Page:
11. says

    I have 3points to make: 1. The people who commented on how each child is different, all learn differently and at different levels, and some have undiagnosed problems like ADHD, passengers, dyslexia,High level autism, emotional immaturity, I feel too we need to teach in schools empathy, understanding, team work, self confidence,amongst students too. Bullying starts early, and is so destructive to a child’s emotional, mental, intellectual well-being. 2, not every child is ready for kindergarten at 5 (even 6), esp. some boys), some are at 3 1/2. Readiness tests I think should be brought back to use. ( pre-kindegarten use to be effective in some districts for those children who don’t pass readiness tests. Emotional, and mental, and intellectual, readiness together. 3. Teach our children at home and teachers in school can instruct children to report bullying to teachers or parents(if is themselves), and teach children to stick up and protect those that are being bullied by reporting as soon as seen. Rules be enforced to those who bully and show and teach them to respect others rights and love each other and that they won’t be accepted by peers if behavior continues.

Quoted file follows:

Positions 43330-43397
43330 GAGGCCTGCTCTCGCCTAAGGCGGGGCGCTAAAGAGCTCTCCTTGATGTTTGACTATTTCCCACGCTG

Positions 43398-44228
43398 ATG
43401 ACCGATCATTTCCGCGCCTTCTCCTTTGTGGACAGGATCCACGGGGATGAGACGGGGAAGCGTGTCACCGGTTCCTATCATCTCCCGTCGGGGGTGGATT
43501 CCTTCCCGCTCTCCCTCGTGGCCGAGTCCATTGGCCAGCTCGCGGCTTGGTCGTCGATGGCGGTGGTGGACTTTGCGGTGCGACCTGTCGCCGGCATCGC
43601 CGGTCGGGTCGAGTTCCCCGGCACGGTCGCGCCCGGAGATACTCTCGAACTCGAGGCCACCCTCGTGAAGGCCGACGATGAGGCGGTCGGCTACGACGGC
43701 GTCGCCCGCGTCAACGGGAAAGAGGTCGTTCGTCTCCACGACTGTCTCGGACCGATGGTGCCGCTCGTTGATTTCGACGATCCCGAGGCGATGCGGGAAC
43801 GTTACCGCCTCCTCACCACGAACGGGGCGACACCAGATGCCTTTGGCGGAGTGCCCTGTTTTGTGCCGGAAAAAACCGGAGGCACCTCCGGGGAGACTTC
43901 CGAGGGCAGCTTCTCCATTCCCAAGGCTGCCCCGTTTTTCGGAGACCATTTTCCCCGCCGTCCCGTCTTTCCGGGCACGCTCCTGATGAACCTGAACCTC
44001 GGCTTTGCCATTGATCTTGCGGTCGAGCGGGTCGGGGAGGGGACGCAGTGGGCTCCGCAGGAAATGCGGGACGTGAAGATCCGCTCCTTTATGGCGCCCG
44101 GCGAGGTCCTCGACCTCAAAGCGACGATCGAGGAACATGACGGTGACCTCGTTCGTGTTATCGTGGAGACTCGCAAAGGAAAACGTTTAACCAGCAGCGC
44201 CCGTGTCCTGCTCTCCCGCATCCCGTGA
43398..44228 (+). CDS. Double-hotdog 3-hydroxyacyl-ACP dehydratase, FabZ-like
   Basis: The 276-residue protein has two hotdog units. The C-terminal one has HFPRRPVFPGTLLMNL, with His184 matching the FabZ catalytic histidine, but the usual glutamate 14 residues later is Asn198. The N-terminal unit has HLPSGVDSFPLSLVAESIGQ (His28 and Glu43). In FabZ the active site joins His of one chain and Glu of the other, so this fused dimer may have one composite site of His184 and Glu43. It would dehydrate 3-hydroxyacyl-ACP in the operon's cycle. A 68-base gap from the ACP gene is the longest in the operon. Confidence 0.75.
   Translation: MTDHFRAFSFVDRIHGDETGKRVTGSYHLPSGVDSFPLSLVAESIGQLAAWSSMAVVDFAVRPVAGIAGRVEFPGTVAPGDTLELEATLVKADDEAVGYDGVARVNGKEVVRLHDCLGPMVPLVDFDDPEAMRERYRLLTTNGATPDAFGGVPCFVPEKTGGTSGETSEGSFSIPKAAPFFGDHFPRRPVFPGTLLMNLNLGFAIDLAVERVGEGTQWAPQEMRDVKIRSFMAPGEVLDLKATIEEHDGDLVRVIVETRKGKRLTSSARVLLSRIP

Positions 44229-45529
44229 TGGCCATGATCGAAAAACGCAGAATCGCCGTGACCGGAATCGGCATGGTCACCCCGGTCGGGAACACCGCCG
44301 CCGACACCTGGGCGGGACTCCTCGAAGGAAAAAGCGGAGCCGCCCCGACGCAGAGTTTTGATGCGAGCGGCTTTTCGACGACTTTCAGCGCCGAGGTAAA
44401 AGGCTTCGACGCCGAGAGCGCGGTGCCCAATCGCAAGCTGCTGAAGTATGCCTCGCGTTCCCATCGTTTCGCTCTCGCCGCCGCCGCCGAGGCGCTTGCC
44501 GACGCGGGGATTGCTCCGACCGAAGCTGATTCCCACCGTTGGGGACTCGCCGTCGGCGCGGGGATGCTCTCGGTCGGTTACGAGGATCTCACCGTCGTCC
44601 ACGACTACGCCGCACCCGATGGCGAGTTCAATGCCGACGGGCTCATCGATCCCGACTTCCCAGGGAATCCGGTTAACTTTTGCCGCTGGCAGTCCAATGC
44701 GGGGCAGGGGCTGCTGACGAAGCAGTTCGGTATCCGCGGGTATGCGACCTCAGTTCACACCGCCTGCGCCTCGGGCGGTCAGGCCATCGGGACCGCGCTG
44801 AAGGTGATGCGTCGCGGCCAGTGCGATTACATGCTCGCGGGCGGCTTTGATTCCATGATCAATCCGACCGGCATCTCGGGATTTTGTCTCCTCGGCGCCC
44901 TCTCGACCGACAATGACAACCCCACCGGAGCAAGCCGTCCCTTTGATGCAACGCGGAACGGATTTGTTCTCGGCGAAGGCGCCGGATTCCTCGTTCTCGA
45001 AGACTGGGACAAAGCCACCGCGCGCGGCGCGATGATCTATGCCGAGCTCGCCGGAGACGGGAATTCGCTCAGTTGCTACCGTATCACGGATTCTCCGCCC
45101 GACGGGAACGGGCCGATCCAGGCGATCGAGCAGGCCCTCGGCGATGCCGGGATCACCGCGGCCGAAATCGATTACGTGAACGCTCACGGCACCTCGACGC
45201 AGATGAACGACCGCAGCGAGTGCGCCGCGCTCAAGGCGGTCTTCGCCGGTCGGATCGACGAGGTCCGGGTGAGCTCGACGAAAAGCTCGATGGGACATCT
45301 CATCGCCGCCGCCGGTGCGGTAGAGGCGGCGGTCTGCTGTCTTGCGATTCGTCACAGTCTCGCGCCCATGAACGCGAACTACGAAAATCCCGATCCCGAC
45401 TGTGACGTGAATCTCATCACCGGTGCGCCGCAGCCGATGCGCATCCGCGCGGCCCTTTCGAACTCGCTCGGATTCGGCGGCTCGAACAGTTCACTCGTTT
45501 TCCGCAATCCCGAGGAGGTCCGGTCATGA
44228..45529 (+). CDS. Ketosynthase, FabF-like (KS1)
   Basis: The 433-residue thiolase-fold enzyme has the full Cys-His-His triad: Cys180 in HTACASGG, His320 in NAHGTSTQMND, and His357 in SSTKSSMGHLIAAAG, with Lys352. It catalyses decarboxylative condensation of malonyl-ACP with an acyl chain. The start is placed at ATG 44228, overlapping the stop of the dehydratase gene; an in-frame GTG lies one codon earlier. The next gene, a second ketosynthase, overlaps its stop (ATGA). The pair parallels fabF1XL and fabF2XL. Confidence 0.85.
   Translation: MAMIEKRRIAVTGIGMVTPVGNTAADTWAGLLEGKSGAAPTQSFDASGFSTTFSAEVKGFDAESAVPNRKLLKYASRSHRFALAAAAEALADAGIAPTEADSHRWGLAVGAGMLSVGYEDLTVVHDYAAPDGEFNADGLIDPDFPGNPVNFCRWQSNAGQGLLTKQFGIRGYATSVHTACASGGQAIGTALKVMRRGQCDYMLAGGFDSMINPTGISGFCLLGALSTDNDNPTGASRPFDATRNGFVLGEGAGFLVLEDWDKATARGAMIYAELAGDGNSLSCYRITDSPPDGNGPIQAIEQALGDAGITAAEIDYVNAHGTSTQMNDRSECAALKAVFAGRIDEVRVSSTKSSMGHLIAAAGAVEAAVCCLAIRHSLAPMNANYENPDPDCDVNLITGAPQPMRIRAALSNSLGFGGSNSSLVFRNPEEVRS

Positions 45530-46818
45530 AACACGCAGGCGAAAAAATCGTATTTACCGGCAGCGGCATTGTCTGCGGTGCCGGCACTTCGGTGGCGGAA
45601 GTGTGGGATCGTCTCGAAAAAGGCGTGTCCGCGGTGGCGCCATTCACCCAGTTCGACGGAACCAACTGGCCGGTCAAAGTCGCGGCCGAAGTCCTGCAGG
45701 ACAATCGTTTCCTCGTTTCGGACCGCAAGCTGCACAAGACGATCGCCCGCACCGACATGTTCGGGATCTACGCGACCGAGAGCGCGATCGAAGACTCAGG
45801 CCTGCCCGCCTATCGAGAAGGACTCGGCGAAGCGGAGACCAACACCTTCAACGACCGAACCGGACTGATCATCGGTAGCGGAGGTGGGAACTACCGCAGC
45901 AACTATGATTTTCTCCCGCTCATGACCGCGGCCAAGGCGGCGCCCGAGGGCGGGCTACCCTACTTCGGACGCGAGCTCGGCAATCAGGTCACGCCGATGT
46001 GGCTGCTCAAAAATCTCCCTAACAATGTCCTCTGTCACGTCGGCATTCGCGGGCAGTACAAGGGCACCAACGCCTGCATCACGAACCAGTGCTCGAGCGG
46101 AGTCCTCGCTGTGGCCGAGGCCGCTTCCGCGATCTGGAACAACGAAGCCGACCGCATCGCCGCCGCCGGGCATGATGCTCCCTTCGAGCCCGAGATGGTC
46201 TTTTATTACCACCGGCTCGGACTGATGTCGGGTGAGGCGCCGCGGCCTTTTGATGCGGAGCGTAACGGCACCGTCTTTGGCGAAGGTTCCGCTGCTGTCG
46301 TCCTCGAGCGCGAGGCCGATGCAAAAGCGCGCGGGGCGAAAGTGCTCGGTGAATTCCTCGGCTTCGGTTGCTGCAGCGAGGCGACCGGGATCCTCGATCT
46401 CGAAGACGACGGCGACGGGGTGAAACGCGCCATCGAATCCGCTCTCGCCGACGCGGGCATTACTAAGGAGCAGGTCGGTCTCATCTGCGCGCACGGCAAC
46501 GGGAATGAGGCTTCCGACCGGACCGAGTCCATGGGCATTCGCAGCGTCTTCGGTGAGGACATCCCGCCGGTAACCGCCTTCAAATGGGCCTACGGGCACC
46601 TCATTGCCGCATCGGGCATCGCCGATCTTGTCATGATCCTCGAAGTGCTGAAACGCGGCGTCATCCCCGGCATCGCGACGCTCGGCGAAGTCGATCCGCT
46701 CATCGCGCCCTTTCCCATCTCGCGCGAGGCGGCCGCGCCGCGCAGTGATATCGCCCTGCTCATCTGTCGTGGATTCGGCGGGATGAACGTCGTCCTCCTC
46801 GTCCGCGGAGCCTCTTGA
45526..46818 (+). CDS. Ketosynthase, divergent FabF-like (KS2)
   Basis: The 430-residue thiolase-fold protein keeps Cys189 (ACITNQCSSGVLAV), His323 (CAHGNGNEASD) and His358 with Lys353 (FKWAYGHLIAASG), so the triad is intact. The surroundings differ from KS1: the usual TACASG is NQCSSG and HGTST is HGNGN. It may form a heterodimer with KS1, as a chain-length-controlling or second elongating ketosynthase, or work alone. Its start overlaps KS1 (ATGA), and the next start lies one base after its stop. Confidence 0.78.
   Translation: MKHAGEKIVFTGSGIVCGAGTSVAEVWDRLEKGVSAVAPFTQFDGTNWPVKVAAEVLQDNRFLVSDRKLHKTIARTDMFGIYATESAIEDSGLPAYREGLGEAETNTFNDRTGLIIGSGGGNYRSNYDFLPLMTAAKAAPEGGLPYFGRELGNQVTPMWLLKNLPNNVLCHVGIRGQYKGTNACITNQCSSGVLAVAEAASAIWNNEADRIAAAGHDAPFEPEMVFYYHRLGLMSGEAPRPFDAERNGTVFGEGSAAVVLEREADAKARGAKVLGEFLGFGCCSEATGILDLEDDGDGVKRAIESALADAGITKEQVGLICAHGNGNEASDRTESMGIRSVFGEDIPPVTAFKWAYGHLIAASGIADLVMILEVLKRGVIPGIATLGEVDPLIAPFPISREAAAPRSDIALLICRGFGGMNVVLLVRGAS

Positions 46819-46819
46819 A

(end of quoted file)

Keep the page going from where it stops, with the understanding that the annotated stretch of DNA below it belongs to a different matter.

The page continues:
12. amyindiana says